Source: Lex for http://lexfridman.com/blogs/training/
There is no denying the fact that IBJJF tournaments are the most prestigious ones. There are many local tournaments around but very few have the attractive power as the IBJJF ones. This following article compares the size of each of the IBJJF tourneys:
“Having just competed at Worlds in a division of 126 guys, I started to look ahead at what and when the next “big” IBJJF tournament is. I looked at Boston, Chicago, etc, and quickly realized that they are an order of magnitude smaller than the Mundials. So I decided to measure the relative size of the major IBJJF tournaments I’m aware of by what size the blue belt middleweight division was in 2011 for that tournament. This is usually one of the biggest (and often the biggest) division of the tournament. So I figured that it would serve as a decent measuring stick.
When considering whether to do a tournament, I’ll often just look at the next one, and decide based on how I’m feeling. But after doing the little research I mentioned above, it’s clear that it’s smarter to plan ahead to make sure that the division is big enough to justify the costs of travel.
So here’s the results. Below are the major IBJJF tournaments and in parentheses is the number of people that competed in the blue belt middleweight division for that tournament.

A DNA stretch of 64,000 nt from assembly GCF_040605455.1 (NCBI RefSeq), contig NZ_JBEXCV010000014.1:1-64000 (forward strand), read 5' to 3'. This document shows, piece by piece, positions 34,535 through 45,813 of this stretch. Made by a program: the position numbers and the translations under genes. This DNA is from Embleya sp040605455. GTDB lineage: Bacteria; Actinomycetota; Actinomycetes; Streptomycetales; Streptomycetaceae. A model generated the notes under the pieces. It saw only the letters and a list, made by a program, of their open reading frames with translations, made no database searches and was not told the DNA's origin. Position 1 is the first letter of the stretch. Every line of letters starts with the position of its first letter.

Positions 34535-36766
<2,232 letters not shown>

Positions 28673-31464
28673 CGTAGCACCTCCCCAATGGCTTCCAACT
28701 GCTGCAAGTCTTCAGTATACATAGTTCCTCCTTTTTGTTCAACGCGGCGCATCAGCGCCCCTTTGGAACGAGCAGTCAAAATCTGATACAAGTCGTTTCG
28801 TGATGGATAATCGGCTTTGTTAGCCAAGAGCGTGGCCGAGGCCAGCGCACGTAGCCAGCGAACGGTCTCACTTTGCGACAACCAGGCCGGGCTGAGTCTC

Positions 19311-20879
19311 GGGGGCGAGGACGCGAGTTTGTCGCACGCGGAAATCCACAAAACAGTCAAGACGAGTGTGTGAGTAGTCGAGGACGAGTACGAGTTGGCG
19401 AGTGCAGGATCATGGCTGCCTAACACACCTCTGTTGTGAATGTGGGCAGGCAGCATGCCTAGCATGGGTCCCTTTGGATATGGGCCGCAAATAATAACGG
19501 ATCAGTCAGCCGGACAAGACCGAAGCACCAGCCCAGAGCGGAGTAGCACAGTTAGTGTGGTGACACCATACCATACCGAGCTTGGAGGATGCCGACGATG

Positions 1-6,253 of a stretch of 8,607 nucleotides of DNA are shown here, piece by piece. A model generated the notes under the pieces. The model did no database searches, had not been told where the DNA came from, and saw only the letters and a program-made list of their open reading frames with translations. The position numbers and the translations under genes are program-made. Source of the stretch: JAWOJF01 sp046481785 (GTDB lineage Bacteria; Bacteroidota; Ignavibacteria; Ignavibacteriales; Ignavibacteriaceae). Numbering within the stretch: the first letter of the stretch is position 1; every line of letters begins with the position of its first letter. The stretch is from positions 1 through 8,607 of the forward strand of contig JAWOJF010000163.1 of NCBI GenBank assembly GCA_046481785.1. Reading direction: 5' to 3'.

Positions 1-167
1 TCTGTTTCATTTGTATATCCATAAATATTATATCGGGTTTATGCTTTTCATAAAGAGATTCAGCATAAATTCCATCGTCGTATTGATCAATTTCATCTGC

No-Gi Pans (49)
No-Gi Worlds (38)
New York (37)
American Nationals (19)
Las Vegas (15)
Asian Open (14)
Chicago Winter (13)
From the above “results”, I draw several conclusions:
I will not be going to Boston this year, lol. Come on, Bostonians, get your s*** together!
The regional tournaments I’m considering are Miami in the fall, New York in the spring, and maybe American Nationals (since it’s both gi and no-gi and is pretty well attended).
Since I have friends in Chicago, and the regional tournaments there are of a good size, it’s worth it to make a trip there.
The two major IBJJF no-gi tournaments, while young, are really holding their own in terms of attendance. Just goes to show that the label of “World Champion” is worth a lot to people no matter how you look at it.
All these tournaments are growing by leaps and bounds. Just in 2012 most of these tournaments had an extra 20+% of competitors in this division. The future of BJJ tournaments looks pretty damn good.
And the biggest conclusion of all… the biggest and toughest tournaments are the Pans and the Worlds. If you go anywhere, go to those.
So here is my new strategy for choosing jiu jitsu tournaments to attend:
Do as many as I want that are within 2-3 hours driving distance.
Travel far only for Pans and Worlds, unless there is a good reason.
Do the closest World Pro trial (usually one in New York, or worst-case, Montreal)”